In two decades, the insect’s population has declined by nearly 90 percent due to a combination of threats, including habitat loss, pesticides and diseases
The American bumblebee (Bombus pensylvanicus)—once abundant and found lazily floating around in grasslands, open prairies, and some urban areas throughout the United States—now face a rapidly declining population.
According to a proposed rule released by the U.S. Fish and Wildlife Service, the species' population has dropped nearly 90 percent and could qualify for protection under the Endangered Species Act (ESA), the Independent's Graeme Massie reports. Despite dwindling population numbers, the American bumblebee is not protected in any state or by federal law.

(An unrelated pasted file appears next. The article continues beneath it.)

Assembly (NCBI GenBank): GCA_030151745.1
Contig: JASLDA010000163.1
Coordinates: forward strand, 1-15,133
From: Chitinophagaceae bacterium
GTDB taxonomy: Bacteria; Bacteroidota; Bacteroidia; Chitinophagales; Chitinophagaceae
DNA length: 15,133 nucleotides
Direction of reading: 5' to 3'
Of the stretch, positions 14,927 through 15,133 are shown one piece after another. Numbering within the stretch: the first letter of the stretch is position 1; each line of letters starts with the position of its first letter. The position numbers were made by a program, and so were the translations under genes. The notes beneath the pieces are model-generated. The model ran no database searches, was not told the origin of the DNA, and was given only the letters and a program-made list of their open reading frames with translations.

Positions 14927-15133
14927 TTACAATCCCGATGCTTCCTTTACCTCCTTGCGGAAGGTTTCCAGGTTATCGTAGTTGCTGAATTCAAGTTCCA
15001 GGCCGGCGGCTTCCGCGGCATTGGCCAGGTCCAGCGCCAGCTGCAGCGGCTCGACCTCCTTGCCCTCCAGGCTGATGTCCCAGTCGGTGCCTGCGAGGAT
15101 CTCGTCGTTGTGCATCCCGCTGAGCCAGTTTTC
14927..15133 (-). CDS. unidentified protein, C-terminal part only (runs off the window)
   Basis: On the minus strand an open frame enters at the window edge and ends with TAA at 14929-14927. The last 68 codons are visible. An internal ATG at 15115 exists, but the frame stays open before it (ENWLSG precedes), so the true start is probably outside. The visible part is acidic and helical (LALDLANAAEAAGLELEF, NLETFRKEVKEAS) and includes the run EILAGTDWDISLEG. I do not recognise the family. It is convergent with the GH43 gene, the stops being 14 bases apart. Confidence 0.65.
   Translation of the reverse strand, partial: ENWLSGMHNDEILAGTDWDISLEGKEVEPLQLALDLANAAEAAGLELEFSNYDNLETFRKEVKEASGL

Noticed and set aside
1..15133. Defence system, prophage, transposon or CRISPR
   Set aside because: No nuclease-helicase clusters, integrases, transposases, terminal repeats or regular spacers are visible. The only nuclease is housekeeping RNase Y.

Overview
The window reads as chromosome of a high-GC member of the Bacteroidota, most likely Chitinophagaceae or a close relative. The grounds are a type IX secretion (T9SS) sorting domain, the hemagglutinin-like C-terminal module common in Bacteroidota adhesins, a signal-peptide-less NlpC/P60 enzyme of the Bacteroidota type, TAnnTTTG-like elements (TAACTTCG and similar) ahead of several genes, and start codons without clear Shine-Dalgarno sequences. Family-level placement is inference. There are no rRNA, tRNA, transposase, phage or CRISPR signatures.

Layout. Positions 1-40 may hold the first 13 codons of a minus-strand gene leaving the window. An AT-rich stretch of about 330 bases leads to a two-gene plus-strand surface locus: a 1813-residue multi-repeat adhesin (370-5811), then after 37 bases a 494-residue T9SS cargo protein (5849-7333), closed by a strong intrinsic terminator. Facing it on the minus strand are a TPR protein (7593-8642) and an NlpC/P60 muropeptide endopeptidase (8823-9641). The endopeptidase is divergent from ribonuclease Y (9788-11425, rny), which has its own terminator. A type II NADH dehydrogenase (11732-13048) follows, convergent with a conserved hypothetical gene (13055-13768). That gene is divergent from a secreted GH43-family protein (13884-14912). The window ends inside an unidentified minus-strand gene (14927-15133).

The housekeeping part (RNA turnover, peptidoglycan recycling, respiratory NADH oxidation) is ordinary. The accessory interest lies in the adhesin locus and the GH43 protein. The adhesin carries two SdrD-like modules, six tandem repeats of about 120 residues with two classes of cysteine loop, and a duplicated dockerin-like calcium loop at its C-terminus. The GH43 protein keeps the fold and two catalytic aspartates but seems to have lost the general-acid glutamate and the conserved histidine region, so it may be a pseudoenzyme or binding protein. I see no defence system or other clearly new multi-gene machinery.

American bumblebees are a vital pollinator for wildflowers and crops, and their decline could have severe consequences for the environment. The species has completely vanished from eight states, including Maine, Rhode Island, New Hampshire, Vermont, Idaho, North Dakota, Wyoming, and Oregon, Ben Turner reports for Live Science. The bumblebee species have declined by 99 percent in New York. In the Midwest and Southeast, population numbers have dropped by more than 50 percent.
U.S. Fish and Wildlife Service officials first conducted a 90-day review of the American bumblebee—along with the Siuslaw hairy-necked tiger beetle and the Long Valley speckled dace—and found that the species should be further studied to determine whether they should be added to the Lists of Endangered and Threatened Wildlife and Plants, per the Independent.